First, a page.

Everything will be okay.

Adventurer Mike Horn shows young people how much fun it can be to save the world.

Discover the world’s beauty.

Extreme athlete, adventurer and explorer Mike Horn has swum the Amazon from source to mouth and circled the earth on foot – along the Arctic Circle and all the way around the equator. In 2008, he launched his own sustainability project, Pangaea, and invited adolescents from around the world to join him on individual legs of the resulting four-year sailing expedition.

Although the trip takes boat and crew to all corners of the globe, Horn’s goal remains one and the same: to show his young crew the beauty of the world around us – and the threats it faces in the here and now.

Everything will be okay.

The Pangaea project.

What prompted you to start the Pangaea project?

It might sound a little bit dramatic, but back then I asked myself what we could do to save the world. And it didn’t take me long to realise that we would need to get young people involved – enthusiastic youngsters who still have their lives and actions ahead of them. One day, these kids will be able to change the hearts and minds of their own generation.

Because you introduced them to the beauties of their planet?

It’s more than that. According to science, especially good or bad moments have a long-term impact on our brains.

Everything will be okay.

Usually, this happens when we are confronted with something entirely new. In this spirit, I want to instil my charges with a sense of dedication, success and self-confidence, i. e. qualities that will guide and shape how they will lead their later lives.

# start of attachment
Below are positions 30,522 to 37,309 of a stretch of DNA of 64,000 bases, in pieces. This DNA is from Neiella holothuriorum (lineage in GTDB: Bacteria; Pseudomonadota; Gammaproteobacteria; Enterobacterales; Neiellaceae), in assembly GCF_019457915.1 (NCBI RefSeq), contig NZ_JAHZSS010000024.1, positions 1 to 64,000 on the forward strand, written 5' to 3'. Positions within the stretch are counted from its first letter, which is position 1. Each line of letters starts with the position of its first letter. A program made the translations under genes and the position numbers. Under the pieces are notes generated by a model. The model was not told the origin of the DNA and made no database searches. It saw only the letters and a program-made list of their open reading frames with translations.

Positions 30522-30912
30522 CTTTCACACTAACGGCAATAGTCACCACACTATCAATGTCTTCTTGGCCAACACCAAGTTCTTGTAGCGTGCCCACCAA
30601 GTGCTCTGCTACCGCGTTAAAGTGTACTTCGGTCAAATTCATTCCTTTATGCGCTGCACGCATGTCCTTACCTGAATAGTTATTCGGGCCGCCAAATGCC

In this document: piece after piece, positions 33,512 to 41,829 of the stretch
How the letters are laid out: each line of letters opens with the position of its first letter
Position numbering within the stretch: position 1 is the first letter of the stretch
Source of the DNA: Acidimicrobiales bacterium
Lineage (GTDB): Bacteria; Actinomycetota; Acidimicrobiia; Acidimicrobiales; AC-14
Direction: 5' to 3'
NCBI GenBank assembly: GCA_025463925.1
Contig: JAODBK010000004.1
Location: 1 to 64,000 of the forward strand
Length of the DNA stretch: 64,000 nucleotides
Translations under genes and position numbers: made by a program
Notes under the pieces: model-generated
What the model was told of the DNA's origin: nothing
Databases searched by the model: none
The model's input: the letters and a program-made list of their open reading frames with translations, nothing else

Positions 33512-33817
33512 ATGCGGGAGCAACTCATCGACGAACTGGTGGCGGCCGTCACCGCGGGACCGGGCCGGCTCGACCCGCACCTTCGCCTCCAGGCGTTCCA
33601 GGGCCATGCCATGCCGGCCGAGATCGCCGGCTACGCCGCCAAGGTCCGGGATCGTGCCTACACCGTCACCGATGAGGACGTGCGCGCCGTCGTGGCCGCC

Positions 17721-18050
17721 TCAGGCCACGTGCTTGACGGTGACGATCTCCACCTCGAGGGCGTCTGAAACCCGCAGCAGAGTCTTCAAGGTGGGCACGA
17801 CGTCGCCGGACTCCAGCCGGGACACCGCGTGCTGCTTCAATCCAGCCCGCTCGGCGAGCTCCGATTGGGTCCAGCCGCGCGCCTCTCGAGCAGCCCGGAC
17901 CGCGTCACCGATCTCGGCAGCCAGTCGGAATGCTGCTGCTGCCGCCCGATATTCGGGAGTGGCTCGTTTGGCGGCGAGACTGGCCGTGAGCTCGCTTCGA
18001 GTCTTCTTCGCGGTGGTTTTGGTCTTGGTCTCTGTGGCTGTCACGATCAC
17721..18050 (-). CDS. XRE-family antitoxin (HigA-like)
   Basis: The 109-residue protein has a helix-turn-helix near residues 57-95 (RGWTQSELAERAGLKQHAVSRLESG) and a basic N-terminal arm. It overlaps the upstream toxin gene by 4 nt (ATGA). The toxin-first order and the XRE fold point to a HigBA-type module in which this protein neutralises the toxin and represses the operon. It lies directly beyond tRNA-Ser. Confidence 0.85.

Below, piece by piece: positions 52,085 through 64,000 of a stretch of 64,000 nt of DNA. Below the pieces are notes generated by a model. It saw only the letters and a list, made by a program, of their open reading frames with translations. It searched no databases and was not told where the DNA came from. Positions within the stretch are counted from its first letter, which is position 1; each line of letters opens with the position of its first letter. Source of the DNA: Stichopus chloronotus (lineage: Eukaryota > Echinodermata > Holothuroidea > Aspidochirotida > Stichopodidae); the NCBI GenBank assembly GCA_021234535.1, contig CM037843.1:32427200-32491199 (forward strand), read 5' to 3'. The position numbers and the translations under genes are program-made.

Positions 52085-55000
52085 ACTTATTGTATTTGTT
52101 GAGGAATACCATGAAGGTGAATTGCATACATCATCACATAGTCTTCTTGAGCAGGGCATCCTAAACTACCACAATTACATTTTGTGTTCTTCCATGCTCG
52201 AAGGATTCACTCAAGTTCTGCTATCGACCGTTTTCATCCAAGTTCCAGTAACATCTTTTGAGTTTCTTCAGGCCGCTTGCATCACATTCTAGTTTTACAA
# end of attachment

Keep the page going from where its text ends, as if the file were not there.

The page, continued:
Meaningful use of the time we have.

And what, in turn, did you learn from the young explorers?

Until I started Pangaea, I had only ever looked inwards. Where are my limits, how far can I push myself? When you have another 15,000 miles to run, the only thought on your mind is “keep going, keep going, keep going.” It is not about sunsets, but survival! Ever since I started travelling with the young crews, I have viewed the world through their eyes – and developed a new appreciation for its beauty.

What drives you to keep pushing your limits?

I don’t need incentives to embark on a night-time trek to the North Pole. On the contrary. I can hardly sleep because I am so excited! I guess that’s hard for others to understand.

Everything will be okay.

But then again, I find it just as difficult to comprehend how someone can drive the same route to the same office every day and sit down on the same chair – until they reach 80 and die. I would say – take your time to figure out how you want to spend your time.

A childlike adventure.

You seem to be quite a serious person. Did you ever have to laugh at yourself during your expeditions?

Sure. Usually at my own megalomania. When I’m out there on my own I have to keep my head occupied, otherwise I would go crazy. Sometimes I come up with some pretty great ideas – like Pangaea.


When did you realise that you were born to be an adventurer?

I must have been around eight years old when I set out on my bike to visit my uncle – who lived a good 200 miles away. When I wasn’t home by 6pm, my father guessed what I was up to. So he kept driving until he caught up with me. Not to stop me, but to show me how to do it right.

He really did that?

Sure, he knew something many people seem to have forgotten: you need to give your kids some wings let them learn how to fly. And a good home is like a safe haven and base camp from which to set out and discover the world.